Hobbitt's greens seen top priority for CA budgeting


Fixing damaged greens at Hobbit's Glen Golf Club is Columbia Association President Maggie J. Brown's top priority as consideration of the association's fiscal 2004 budget begins tonight.

Golfers have long complained about the quality of the 18-hole course's greens, and a group of golfers banded together recently to pressure the homeowners association to improve the course's management and damaged turf.

"There are problems with the greens," said Brown, explaining that the course has three holes that are in "marginal" condition and three others in "poor condition."

Concerns like the quality of the Hobbit's Glen course may come up at a prebudget hearing tonight, where residents will have a chance to tell the Columbia Council -- which also acts as the association's board of directors -- what items they would like to see included in next year's capital budget.

Brown said the public hearing -- and those that will follow in January before the board approves the budget in February -- are intended to allow residents to advocate projects or comment on the association's past spending.

"It gives the residents an opportunity to come in and address anything that they may be thinking about before the staff or the council/board has even started any progress on the budget," Brown said.

The 35-year-old Hobbit's Glen course has had greens problems that association golf managers have blamed on an variety of reasons, including age, turf diseases and drought.

The course lost two prestigious PGA Senior Tour events two years ago, and last fall a U.S. Golf Association agronomist called an outbreak of fairy ring -- a turf-killing fungus -- at the course the worst case he had seen.

Problems with the greens and wet weather in May and June contributed to the golf course ending the past fiscal year $413,000 in debt -- $191,000 more than budgeted.

Rob Goldman, the association vice president for sport and fitness, said options for repairing the golf club range from reseeding the greens after fumigation -- which kills all the grass and sanitizes the soil -- to rebuilding the greens from the bottom up. He said his staff is researching the options and will present a strategy to the board next month.

"We've made a commitment to the Columbia Association board that we will have a well-researched, analyzed, thought-out plan to present to them," Goldman said.

Golfer Walter Morgan said Brown's goal to improve the course's conditions is a "laudable priority," but it's not enough. He said the organization also needs to look at accountability of course managers.

"The greens are only symptomatic," he said. "It's a problem of maintenance and management, and those roll up into a bigger problem."

Morgan is an organizer of the Ad Hoc Committee from Hobbit's Glen Golf Club. The group was formed after Robert D. Bellamy, operations manager for sports and fitness facilities division, suspended Marriottsville club member Ben Williams in June after he posted signs in his truck parked outside the club protesting the greens' condition.

Group members met with Brown and Columbia Council Chairman Miles Coffman last month to air their concerns, which included course conditions, weekend hours and handling of fees.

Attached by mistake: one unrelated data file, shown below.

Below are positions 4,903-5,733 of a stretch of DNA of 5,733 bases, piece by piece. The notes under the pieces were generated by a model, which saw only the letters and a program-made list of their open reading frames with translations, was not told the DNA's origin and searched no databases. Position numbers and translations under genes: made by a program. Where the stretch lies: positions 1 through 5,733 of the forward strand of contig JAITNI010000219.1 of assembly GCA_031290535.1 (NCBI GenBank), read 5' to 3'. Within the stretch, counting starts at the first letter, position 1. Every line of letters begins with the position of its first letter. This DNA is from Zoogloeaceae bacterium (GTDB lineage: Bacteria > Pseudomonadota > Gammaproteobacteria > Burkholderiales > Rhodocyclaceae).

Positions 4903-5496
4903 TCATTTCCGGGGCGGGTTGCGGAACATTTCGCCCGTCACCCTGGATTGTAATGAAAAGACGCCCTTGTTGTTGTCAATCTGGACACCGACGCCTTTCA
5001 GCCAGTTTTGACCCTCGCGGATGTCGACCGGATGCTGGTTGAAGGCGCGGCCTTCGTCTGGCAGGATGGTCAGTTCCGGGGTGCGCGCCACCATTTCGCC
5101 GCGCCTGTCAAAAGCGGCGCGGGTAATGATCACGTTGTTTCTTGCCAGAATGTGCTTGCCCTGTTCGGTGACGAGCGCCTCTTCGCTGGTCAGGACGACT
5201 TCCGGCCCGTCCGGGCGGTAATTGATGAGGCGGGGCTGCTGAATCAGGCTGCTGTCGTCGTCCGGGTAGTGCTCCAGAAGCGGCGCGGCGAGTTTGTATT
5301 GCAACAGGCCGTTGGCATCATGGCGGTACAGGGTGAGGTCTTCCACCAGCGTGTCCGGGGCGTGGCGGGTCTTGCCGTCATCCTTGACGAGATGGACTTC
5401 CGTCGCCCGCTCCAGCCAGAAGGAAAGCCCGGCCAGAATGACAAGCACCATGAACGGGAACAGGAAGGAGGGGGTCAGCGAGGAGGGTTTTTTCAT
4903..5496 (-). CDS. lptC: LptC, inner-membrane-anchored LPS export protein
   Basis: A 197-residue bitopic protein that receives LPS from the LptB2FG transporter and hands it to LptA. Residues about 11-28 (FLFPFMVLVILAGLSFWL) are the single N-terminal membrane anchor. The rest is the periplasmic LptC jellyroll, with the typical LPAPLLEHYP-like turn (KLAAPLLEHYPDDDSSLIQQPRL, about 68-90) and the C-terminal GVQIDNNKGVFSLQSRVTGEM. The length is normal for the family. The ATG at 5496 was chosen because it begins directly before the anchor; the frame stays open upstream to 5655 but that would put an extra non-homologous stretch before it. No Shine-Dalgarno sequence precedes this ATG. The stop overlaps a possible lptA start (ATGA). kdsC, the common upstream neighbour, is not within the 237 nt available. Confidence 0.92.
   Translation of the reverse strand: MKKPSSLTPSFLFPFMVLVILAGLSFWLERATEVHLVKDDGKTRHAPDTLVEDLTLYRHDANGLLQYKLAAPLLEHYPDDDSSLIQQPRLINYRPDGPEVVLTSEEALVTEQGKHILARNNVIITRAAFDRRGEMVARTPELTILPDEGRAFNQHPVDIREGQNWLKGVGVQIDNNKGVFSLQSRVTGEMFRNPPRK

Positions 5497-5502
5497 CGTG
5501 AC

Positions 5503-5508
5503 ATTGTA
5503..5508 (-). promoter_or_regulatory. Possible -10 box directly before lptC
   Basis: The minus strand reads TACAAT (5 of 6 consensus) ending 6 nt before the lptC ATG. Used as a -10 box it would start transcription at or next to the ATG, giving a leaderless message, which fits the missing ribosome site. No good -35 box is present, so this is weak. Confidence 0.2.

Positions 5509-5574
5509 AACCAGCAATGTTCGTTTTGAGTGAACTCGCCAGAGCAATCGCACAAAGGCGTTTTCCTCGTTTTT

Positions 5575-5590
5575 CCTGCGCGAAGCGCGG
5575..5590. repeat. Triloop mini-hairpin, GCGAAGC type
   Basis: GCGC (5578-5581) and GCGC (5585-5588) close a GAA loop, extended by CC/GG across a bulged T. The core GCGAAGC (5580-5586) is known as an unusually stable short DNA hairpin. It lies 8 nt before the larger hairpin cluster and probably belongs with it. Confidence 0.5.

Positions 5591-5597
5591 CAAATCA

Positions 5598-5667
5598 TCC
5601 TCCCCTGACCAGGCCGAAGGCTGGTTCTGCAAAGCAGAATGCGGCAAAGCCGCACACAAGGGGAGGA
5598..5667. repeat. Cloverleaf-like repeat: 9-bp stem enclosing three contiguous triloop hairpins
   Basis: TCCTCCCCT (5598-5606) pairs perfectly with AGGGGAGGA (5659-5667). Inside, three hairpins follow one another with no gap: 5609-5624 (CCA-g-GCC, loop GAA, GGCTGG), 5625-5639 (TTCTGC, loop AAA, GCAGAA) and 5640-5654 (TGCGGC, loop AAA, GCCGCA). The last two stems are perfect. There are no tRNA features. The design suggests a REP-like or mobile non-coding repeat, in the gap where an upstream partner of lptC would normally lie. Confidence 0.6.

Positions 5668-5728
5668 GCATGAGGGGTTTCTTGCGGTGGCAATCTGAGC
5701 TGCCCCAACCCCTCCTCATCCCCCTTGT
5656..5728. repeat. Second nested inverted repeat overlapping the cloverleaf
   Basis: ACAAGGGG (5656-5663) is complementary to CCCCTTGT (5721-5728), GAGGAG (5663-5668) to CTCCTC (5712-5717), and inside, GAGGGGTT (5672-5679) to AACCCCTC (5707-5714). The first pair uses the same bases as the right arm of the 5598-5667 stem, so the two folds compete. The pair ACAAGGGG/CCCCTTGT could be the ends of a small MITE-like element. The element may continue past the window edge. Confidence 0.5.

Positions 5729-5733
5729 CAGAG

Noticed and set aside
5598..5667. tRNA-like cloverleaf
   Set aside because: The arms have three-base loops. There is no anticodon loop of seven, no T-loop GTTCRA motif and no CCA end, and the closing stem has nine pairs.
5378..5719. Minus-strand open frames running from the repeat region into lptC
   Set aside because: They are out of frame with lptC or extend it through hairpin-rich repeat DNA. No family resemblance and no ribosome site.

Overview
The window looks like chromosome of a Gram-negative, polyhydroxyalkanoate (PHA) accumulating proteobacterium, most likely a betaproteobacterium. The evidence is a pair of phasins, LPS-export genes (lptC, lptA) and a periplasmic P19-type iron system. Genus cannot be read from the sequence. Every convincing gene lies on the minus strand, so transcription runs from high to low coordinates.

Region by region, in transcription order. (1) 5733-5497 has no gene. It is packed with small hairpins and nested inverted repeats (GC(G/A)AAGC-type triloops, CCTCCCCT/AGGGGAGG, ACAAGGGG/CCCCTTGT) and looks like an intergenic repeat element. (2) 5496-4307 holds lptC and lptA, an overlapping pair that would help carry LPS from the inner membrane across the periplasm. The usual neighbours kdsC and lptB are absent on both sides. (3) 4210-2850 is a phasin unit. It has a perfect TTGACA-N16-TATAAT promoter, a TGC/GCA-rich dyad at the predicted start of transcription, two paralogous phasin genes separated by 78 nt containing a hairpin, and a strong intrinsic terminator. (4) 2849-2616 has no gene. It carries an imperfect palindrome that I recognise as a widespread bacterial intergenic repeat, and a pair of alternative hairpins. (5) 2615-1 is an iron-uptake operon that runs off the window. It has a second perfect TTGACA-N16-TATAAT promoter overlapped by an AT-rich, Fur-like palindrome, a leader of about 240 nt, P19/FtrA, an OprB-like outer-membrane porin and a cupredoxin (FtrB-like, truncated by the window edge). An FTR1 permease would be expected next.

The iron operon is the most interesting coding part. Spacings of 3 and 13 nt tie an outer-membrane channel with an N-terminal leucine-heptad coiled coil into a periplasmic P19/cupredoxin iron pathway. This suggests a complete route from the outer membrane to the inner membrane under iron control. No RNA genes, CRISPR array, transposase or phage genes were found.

Columbia residents pay $1,947 and nonresidents pay $3,894 for annual memberships. Members are also charged $35 to $42 in greens fees and $13 to rent a cart for each round played.

"We're paying for a premium golf course, yet we're receiving something far less," said Morgan, of Columbia.

Alex Hekimian, president of the Alliance for a Better Columbia, said his citizen watchdog group would object to the association dedicating major money to rebuild the golf course greens, believing that the turf should instead be repaired and maintained.

Hekimian said he would like to see the organization put less emphasis on sports and fitness and focus more on managing the association's 4,700 acres of parks, playgrounds and open spaces.

He said the Alliance for a Better Columbia would "be strenuously objecting" to the association converting any of its 23 outdoor pools or four indoor pools to theme pools, geared toward certain groups likes teens or older adults.

The group is also against turning a pool into a major swimming facility that would include a wave pool, upgraded locker rooms and a "lazy river" for swimmers to float along in inner tubes.

The council is discussing such pool options as part of its strategic planning process, which started last year in an attempt to address Columbia's greatest needs.

To cut costs, Hekimian said, the association should turn over its before- and after-school care program to the county. The program's operating expenses were $1.4 million during the past fiscal year.

Hekimian said while preparing the budget, the council needs to guard against approving expensive "frivolous projects."

"They've got to watch their expenses and not spend the enormous dollars that the staff wants them to spend every year," he said.

"The staff tends to make proposals that are over the top and very expensive."

Tonight's prebudget hearing will be held at 7:30 p.m. at the Columbia Association's headquarters, 10221 Wincopin Circle. Residents unable to attend the hearing can e-mail comments to Columbia Association President Maggie J. Brown at Maggie.Brown@columbiaassociation.com or write to her at 10221 Wincopin Circle, Columbia, MD 21044.

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